Publishers increasingly use these unconfirmed reviews edited by an unnamed editor as evidence about a book’s reception.

“As of June 13, 2003 there were 27 1-star (lowest) ratings, and 11 5-star (highest) ratings, with only 5 in-between.”

Since Amazon has rewritten history by removing 18 of the reviews you cite in March, you need to revise your letter:

“As of June 13, 2003 there were 9 1-star (lowest) ratings, and 11 5-star (highest) ratings, with only 5 in-between.”

This new statistic suggests that the world is evenly split on this book. That does not reflect the 1300+ signatures gathered in a few days from people in 35 countries who protested the book, or the consensus of almost every professional organization that deals with gender variance.

Clearly, Amazon needs to be more transparent in the process, as do editors like JHP and publishing trade groups like Lambda Literary Foundation. These organizations are covering book promotion with a façade of objectivity and editorial rigor that simply does not exist.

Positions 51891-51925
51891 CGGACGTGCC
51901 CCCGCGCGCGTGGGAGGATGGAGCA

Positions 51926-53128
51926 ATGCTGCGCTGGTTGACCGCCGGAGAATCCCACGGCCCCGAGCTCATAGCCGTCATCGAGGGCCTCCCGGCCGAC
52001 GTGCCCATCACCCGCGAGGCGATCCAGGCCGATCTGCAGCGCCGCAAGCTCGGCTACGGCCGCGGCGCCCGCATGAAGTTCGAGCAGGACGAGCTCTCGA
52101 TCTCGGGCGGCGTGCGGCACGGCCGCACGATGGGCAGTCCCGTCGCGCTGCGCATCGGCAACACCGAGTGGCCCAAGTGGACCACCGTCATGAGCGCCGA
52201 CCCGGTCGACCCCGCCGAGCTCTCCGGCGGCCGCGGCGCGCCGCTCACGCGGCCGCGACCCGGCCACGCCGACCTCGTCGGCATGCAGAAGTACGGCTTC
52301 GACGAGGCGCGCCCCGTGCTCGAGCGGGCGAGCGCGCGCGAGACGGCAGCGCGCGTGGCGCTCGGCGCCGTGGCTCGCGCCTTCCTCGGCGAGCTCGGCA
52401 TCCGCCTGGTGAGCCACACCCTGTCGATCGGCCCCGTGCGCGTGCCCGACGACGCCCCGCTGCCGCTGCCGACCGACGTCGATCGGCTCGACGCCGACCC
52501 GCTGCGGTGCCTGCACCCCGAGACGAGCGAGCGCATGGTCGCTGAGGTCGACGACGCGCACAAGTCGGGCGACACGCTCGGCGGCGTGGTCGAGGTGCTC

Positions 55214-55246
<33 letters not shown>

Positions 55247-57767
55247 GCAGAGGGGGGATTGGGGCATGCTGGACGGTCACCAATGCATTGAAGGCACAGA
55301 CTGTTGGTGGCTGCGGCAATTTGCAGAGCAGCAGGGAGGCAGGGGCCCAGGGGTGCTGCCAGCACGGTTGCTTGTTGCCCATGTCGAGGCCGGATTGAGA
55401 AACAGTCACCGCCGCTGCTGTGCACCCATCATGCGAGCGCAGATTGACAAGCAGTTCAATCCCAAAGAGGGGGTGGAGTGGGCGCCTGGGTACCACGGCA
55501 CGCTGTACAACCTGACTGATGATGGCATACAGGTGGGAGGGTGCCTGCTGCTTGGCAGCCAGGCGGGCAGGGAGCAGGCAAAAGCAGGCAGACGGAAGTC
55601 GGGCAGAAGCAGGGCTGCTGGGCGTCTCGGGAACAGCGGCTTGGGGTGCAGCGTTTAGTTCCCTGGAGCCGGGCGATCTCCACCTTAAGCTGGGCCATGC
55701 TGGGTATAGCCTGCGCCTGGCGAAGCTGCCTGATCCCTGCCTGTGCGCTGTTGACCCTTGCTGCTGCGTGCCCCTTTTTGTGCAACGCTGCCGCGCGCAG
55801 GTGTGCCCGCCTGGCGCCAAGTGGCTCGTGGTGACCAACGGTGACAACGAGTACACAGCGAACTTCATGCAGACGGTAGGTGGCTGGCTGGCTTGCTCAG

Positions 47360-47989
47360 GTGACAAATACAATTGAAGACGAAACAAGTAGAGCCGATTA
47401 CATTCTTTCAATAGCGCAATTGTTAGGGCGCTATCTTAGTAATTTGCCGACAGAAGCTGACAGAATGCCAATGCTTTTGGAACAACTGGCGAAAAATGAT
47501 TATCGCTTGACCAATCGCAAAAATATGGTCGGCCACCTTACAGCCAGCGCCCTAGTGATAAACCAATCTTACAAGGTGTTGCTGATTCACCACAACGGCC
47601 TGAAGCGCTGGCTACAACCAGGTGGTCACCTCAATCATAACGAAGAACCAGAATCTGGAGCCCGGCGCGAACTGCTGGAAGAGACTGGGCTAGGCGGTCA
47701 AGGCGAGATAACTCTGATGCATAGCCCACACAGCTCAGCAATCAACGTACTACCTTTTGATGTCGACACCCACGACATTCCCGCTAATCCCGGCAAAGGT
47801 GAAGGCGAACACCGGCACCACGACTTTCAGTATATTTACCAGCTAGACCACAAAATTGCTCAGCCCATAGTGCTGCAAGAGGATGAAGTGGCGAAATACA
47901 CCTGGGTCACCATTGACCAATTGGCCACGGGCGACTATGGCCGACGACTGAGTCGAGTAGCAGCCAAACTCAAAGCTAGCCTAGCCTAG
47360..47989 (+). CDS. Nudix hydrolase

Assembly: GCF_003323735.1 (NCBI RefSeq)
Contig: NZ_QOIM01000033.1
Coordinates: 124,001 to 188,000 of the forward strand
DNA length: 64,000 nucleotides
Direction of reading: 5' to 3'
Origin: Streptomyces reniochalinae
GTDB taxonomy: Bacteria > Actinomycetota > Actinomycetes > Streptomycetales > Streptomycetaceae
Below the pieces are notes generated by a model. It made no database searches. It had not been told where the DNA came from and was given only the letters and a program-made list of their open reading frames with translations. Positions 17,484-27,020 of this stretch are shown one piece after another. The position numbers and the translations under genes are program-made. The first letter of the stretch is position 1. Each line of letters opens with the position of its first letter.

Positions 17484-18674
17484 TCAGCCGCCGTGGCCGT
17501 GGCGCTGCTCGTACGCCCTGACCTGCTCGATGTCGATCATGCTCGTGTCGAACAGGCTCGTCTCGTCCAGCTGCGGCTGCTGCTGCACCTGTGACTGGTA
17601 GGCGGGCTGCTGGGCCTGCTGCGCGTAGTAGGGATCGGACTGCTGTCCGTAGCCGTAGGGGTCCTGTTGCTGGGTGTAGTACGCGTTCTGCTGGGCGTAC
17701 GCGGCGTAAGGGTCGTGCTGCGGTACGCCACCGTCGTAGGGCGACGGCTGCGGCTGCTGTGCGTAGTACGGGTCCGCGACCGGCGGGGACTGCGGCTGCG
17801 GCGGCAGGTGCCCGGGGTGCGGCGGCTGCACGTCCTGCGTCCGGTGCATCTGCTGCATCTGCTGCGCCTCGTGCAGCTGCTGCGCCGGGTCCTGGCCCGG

As I have said all along, this is being waged as a war of propaganda and not a science fight. Once again, we have more evidence.

I can assure you that you will be held personally accountable for what is the most spectacular misstep of your career as an editor, and we will most certainly get to the bottom of who gave you the go-ahead on this book. I’d bet money they are listed here:

This is going to be painstaking and methodical, and no stone will go unturned in determining who allowed this book to be published by the National Academies Press.

Additional Mautner information

Here’s a rather inaccurate description from 2004 detailing what Mautner does (emphasis mine):